This present pandemic reinforces how easily we can “catch a disease”, but the reality is that most illnesses that we suffer from are termed non-communicable diseases. They are often the result of unhealthy lifestyle choices, which means there is so much that we can do, in terms of diet and lifestyle, to manage and sometimes reverse them.
One in three of the UK population are prediabetic, and one in fifteen people have been diagnosed with type 2 diabetes. At present, somebody with diabetes have a higher risk of developing a severe case of COVID-19. Chronic diseases like type 2 diabetes can compromise our underlying immunity, leaving people more susceptible to both contracting illnesses and more likely to experience a severe case of the illness itself.
According to the data, 65% of people with diabetes will die from some sort of heart disease or stroke. In general, the risk of heart disease death and stroke are more than twice as high in people with diabetes.
Diabetes is a condition that occurs when the body’s ability to respond to the hormone insulin is compromised resulting in blood sugar levels that are too high.
Too much sugar circulating in the blood stream damages the white blood cells that make up the body’s immune system rendering them unable to fight harmful pathogens like viruses, bacteria and toxins, meaning that diabetics are found to be more prone to infection. Sugar also impairs the body’s antioxidants, which are needed to nullify the effects of fighting a virus such as COVID-19.
The same is true for prediabetics too, although not quite as severe. But should COVID-19 be around for a considerable time, we should all be more serious about managing our blood sugar levels.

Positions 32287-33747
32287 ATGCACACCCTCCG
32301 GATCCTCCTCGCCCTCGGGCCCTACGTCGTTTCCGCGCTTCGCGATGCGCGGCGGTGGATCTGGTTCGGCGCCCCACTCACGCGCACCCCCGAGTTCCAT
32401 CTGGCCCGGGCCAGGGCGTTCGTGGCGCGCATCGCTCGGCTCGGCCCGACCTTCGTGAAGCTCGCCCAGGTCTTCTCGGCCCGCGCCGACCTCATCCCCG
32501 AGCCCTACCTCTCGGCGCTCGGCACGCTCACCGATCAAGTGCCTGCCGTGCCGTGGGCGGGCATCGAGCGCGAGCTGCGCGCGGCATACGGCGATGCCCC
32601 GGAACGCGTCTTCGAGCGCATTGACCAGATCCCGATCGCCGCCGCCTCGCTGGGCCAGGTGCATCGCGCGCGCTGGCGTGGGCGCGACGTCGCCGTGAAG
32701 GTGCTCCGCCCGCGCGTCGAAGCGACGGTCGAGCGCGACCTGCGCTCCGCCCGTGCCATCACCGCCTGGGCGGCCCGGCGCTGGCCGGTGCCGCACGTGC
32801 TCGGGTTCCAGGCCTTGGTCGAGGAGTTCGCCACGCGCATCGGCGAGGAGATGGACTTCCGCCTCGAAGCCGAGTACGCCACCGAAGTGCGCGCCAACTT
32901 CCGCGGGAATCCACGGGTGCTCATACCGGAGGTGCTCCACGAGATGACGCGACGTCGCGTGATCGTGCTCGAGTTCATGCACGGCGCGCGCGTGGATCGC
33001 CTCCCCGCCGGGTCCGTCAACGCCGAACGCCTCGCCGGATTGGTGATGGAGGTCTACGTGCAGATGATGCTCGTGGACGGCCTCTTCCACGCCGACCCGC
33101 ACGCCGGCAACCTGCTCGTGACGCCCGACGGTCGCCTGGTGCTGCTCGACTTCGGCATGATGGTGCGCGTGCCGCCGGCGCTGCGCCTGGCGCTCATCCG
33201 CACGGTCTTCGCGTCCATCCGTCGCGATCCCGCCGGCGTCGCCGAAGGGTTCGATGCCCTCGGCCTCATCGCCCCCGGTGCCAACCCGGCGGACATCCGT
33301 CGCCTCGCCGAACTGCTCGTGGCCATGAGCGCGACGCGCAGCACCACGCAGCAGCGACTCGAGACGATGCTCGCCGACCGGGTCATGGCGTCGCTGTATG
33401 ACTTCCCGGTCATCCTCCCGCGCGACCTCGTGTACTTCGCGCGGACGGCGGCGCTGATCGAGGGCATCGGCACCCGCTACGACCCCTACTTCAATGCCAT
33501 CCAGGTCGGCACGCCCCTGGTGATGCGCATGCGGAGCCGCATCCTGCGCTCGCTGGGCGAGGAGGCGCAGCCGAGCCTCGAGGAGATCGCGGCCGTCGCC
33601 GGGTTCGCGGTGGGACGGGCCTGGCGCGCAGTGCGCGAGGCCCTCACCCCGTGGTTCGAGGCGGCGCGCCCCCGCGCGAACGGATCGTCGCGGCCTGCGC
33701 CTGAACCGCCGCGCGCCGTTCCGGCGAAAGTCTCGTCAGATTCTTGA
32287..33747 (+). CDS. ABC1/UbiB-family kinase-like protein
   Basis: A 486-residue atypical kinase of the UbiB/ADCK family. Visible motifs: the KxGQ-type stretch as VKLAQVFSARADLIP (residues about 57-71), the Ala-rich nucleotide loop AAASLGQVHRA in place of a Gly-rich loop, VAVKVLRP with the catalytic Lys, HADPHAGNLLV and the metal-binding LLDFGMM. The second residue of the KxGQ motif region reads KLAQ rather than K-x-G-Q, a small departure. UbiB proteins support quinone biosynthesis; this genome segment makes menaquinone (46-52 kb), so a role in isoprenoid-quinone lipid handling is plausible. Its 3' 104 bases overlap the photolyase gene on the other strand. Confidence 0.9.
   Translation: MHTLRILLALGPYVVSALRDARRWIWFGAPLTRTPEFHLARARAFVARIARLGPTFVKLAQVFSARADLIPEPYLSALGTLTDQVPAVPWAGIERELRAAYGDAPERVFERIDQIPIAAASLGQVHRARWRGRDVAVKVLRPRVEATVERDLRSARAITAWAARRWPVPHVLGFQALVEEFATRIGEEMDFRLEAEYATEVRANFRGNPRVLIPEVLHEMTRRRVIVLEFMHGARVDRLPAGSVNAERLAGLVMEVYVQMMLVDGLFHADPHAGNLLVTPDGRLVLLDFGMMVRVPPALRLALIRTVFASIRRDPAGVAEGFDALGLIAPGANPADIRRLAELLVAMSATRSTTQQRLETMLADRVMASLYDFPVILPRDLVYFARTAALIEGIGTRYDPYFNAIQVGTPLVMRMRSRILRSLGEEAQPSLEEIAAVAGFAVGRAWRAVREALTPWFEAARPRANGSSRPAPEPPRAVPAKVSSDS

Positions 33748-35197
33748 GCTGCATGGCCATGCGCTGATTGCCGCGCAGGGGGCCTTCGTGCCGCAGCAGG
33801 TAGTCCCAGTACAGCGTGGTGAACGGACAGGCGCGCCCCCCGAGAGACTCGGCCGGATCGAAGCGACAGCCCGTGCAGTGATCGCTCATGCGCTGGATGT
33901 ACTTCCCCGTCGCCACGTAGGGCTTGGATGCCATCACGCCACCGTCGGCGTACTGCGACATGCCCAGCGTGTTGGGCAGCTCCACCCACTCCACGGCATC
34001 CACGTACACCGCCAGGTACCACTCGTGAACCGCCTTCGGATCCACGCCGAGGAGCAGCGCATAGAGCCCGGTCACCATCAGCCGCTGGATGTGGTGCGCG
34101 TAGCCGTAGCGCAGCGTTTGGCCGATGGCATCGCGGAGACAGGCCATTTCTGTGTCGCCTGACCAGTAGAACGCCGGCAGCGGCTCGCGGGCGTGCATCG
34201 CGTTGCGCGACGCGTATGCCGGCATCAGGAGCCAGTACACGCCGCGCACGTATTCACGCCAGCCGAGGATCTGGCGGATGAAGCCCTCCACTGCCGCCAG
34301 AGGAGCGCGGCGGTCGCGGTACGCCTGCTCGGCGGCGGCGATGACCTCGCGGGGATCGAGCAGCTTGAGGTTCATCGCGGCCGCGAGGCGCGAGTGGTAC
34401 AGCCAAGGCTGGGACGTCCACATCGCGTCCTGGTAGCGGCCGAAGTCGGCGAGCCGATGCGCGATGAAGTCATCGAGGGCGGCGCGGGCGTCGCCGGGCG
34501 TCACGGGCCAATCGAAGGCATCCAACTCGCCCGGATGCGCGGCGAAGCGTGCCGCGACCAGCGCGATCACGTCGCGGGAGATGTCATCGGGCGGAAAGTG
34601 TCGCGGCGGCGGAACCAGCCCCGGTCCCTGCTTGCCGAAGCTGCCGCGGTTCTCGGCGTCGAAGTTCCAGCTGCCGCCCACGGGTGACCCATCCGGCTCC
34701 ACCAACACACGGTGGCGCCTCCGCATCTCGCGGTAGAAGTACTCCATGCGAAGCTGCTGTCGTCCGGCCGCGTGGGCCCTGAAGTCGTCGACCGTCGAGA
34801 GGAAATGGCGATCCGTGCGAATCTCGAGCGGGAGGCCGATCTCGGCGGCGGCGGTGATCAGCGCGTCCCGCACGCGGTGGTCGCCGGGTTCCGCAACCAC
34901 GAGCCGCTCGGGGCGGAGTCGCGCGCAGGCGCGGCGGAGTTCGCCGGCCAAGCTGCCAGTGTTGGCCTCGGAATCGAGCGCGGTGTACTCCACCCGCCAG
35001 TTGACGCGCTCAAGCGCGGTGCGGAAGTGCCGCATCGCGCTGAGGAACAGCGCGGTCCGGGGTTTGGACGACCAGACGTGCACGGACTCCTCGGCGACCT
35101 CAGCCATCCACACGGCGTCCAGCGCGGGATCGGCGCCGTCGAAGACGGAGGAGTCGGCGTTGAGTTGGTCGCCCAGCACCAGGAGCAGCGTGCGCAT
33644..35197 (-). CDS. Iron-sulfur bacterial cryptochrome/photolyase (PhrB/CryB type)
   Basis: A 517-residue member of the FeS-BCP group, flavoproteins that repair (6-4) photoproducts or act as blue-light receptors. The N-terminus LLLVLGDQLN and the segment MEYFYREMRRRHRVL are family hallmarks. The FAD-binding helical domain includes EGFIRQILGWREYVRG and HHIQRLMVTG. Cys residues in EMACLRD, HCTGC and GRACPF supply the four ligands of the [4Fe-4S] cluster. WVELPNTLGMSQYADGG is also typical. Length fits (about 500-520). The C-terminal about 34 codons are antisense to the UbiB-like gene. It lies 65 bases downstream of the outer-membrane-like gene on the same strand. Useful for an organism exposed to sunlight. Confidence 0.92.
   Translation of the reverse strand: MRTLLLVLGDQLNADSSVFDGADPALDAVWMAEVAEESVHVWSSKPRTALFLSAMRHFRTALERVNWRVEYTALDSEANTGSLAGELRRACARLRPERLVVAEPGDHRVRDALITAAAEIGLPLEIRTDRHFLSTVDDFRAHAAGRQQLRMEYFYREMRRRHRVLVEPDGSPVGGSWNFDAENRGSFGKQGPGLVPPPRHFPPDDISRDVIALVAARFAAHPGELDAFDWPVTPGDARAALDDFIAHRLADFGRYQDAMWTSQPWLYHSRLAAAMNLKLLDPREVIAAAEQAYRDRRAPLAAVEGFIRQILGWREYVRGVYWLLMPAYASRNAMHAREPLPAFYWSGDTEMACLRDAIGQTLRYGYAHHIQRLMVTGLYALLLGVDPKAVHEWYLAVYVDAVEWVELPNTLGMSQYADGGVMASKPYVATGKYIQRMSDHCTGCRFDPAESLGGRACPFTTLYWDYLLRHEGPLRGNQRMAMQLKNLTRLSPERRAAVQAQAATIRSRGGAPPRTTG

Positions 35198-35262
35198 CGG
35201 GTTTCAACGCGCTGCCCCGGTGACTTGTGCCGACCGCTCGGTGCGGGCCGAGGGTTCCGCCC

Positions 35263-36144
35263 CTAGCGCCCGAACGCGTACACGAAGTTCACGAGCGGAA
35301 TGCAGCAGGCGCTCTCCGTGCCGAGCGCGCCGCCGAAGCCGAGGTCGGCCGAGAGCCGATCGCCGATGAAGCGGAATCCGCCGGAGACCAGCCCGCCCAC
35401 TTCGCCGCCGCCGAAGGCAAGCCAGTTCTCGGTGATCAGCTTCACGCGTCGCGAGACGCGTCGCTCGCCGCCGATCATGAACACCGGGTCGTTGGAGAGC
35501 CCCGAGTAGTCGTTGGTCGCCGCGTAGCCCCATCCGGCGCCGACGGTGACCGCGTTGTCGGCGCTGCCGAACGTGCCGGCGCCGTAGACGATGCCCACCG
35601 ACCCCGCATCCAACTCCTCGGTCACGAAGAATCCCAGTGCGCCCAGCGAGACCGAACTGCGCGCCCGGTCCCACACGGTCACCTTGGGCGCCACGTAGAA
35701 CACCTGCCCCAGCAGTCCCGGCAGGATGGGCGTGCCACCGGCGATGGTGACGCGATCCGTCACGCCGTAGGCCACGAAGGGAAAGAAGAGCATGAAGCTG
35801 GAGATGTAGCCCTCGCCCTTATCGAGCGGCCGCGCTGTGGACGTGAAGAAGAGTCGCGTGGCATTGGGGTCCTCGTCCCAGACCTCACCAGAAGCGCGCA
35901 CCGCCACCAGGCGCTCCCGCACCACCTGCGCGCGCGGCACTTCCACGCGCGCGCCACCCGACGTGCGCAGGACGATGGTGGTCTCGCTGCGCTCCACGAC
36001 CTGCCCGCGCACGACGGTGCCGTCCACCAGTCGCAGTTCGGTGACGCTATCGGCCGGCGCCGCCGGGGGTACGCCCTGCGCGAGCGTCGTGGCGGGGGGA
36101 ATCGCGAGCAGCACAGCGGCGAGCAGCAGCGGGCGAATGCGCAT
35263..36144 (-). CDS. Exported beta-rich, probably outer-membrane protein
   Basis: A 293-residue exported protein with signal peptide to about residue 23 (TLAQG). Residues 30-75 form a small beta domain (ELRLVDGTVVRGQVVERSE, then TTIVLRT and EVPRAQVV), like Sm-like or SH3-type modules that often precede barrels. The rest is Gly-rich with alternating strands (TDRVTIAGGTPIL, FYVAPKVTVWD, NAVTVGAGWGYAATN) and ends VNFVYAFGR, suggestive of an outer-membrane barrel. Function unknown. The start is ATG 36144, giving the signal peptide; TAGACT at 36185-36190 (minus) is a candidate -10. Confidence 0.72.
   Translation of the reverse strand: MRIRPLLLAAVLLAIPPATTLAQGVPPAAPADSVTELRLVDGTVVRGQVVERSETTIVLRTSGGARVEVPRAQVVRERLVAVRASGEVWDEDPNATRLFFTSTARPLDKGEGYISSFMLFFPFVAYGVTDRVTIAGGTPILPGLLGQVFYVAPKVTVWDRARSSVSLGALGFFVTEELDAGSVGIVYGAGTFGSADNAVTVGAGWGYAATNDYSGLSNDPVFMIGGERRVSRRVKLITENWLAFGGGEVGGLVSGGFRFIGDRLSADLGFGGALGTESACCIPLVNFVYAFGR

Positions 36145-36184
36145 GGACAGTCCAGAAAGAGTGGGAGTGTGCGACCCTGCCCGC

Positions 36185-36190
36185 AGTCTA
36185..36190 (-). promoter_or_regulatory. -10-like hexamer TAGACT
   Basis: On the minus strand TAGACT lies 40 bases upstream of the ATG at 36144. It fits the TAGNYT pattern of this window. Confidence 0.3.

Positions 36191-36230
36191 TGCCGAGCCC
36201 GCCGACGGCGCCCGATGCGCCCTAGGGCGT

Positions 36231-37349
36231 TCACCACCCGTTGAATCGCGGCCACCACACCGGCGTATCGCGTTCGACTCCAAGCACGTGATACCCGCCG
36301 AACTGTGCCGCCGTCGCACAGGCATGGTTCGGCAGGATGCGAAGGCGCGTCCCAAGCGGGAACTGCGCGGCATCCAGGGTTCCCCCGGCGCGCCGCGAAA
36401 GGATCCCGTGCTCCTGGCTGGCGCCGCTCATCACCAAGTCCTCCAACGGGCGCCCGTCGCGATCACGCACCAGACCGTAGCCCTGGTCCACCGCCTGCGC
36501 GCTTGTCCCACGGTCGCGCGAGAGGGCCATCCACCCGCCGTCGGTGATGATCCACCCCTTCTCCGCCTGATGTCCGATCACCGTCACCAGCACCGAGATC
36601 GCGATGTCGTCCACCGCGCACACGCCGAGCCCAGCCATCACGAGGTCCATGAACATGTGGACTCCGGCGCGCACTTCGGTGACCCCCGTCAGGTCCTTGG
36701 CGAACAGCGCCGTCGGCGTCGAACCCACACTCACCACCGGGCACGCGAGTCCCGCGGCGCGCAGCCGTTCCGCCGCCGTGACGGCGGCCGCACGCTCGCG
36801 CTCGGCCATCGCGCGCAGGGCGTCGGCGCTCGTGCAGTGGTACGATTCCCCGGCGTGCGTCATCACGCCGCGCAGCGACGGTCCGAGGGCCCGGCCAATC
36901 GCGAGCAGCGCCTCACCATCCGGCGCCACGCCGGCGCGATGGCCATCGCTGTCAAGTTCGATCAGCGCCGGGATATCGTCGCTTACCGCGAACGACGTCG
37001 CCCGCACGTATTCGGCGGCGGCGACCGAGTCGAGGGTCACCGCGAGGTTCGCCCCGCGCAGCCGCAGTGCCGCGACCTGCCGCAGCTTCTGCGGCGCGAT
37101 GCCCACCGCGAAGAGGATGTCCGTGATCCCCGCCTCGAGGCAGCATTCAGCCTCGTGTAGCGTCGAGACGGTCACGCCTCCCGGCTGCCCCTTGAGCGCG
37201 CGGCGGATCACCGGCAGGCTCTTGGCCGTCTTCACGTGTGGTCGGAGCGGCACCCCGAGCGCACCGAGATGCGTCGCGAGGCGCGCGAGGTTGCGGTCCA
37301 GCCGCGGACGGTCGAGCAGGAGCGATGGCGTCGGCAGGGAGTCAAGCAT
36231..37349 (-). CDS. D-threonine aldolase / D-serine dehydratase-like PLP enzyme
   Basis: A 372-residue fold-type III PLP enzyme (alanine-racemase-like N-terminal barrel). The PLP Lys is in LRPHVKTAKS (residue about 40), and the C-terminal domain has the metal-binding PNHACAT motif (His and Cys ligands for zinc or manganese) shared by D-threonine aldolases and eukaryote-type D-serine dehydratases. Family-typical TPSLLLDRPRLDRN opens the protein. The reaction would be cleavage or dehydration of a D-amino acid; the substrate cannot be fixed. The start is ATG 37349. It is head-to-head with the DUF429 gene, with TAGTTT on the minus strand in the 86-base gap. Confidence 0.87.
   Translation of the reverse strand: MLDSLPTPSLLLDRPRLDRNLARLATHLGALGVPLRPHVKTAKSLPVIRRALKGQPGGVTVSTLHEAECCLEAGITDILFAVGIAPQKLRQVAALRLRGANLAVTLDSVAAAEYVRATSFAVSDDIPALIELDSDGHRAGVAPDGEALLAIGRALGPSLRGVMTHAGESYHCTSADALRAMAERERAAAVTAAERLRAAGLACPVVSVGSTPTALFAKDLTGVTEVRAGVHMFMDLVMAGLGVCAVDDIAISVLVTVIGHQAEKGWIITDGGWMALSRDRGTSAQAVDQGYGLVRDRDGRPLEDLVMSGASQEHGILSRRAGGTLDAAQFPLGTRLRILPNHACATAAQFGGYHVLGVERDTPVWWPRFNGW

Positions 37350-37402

There are around 7.4 million people in the UK living with heart and circulatory diseases. Cardiovascular disease refers to conditions that arise when blood vessels become narrowed or blocked and blood can’t flow as freely, creating a risk for heart attacks or stroke. Similar to diabetes, reduced blood flow in individuals with heart disease due to narrowed blood vessels creates issues with proper circulation of immune supportive nutrients and impairs the efficient removal of toxins and waste.
In those with heart disease, the immune system perceives plaque inside coronary blood vessels as a foreign invader and works to eliminate it, leaving the blood vessels inflamed. As the body continues to mount an immune response against the coronary blockages, the prolonged state of inflammation that results puts a strain on the immune system as it’s continuously kept in an activated state. This activated state diverts the attention of your immune system, uses up its resources, and confuses our surveillance systems. This leaves people with heart disease more prone to infection and less able to deal with it.
Heart disease can also impact your lung function. A damaged heart can’t effectively pump blood from your lungs to the rest of the body which can raise pressure in the pulmonary veins and push fluid into the lungs, making it harder to breathe. This connection between the heart and lungs and the strain that results between the two in advanced heart disease can set the stage for a respiratory infection, like COVID-19, to cause more harm to the body’s already weakened system.
If you have high blood sugar, diabetes or heart disease, this puts you at higher risk of developing a severe case of COVID-19. The good news is, that if your chronic health issues are well managed through nutrition, lifestyle, and medications, the risk of getting severely sick greatly decreases.
Right now, the best way to protect yourself is to stay calm, to stay informed, and to start taking greater care of your health, by making better choices about the food you eat, the exercise you take, and how you prioritise sleep and relaxation.